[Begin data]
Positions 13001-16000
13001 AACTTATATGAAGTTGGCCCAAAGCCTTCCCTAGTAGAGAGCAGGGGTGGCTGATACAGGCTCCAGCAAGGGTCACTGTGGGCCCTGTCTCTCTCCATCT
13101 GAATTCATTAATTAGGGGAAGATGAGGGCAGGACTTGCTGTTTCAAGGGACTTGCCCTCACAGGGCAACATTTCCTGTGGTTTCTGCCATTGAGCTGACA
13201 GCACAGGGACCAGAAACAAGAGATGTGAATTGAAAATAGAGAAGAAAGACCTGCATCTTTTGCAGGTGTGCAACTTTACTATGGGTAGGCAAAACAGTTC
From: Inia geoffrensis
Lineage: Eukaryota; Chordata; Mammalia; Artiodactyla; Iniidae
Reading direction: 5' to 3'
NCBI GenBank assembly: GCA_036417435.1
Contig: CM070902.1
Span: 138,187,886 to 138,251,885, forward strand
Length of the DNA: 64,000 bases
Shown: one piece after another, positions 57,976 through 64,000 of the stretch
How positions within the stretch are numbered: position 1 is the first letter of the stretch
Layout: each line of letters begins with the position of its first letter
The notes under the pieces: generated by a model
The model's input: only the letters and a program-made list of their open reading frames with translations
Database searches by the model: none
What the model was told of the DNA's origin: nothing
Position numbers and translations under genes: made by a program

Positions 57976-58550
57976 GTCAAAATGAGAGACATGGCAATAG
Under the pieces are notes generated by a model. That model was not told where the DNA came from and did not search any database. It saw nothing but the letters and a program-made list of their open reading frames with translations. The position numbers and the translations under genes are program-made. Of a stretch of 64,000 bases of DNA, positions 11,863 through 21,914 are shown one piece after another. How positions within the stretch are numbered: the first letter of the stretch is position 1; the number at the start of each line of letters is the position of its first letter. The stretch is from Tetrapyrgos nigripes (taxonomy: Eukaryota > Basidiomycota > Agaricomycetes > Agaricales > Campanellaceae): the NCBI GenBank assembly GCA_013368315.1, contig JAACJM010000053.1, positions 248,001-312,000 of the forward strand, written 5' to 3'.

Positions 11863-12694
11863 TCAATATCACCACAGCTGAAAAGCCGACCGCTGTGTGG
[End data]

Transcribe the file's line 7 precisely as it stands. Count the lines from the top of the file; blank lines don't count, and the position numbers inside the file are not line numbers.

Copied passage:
Reading direction: 5' to 3'